Step 4: Work with a sound designer
Working off of research, identity and strategy, it is important to engage a sound designer that best suit the requirements. A key component to the sonic branding team, the sound designer should collaborate closely with the agency and brand teams in composing a signature sound. Similar to creatives specialising in illustration, 3D artists and the like, sound designers have different specialties as well. Some may be well regarded as jingle composers – creating catchy tunes and memorable lyrics used in advertisements. Some others are sound engineers, experimenting in combining code and non-traditional instruments to come up with a unique sound.
A good example of this is Singapore Airlines. Working closely with an agency, they engaged a sound designer who took their iconic batik motif and used that to create an actual musical instrument used in their sonic branding. The master sound was then used in part or in full, across many touch points in their consumers’ journey. The music was used in their advertisements, to lounge music piped through boarding gates and even on their hotline.
Step 5: Testing and optimising sonic branding
The advantage of living in a hyper connected, always on, data driven world is that brand teams can collate consumer sentiments real time. Social listening tells you what consumers are saying about your brand new sound. Engagement data, likes, shares and clickthroughs all provide valuable information if your consumers are lovin’ it or are changing their tune. Additionally, focus groups can give better qualitative feedback. Armed with these insights, both marketers and creatives can continue optimising. This results in a brand sound that is both consistent with the brand identity and resonates with audiences.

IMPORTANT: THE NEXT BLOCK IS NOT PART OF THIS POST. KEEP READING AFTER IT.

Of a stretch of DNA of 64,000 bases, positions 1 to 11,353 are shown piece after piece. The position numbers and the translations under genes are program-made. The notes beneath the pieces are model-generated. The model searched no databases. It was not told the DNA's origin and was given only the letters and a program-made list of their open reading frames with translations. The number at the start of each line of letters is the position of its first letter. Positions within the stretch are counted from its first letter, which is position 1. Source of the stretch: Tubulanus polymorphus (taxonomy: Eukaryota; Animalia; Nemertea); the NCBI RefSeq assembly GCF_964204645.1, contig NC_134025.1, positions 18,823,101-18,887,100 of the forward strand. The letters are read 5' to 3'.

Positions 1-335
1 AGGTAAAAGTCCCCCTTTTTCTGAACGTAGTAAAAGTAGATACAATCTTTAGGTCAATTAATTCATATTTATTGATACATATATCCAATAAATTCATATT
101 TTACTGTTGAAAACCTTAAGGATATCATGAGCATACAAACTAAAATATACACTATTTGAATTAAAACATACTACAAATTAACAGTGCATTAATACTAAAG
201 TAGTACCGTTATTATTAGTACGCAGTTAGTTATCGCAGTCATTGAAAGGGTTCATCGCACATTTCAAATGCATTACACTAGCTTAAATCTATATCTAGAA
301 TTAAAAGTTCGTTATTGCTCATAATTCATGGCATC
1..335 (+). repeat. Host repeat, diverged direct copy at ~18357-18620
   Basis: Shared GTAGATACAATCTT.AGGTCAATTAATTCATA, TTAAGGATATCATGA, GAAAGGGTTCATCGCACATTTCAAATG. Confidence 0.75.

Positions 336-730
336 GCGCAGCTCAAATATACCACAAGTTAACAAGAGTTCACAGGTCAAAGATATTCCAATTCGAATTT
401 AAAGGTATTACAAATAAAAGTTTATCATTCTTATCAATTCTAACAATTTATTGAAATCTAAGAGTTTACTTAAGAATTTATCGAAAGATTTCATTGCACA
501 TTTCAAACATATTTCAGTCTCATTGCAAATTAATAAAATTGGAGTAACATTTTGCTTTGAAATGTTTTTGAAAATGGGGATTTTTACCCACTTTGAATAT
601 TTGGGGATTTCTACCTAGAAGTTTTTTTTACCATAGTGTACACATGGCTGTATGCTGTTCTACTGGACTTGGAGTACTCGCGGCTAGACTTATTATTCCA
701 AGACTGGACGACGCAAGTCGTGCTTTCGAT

Step 6: Evolve, localise, customise
Finally, let’s take a page out of Mastercard’s branding playbook. Brands looking to evolve their sonic branding further can certainly look into customising their signature sounds. It could be through using native instruments in their local markets. Have a presence in Latin America? Why not remix your sonic branding with Latin beats? Thinking of expanding into Indian markets? Imagine your audio signature played on a sitar. This are just some of the ways where customisation and localisation can enrich a sonic branding experience.
The final notes on sonic branding
While it’s true that sonic branding offers an exciting and engaging new experience for consumers, it is more important to define a brand’s identity first. Developing a brand’s persona, values and personality lends to a more consistent expression of a brand through sound. Then, using storytelling and insights gathered from research, guides marketers and creatives alike on where and how to use sonic branding.
A distinct sonic identity is another aspect of a brand’s expression, similar to a logo. Situations where it is truly effective are where visual branding is less effective, such as on radio, Spotify or in crowded retail environments. It is also useful for us to remember to leverage on the emotional impact of using audio in branding. And to top it all off, continue to optimise, localise and customise. This ensures that any sonic branding efforts continue to engage well and create fuller brand experiences for consumers. The end result? Improvement in brand recall and (hopefully!) increased sales over time. Certainly music to any brand’s ears don’t you think?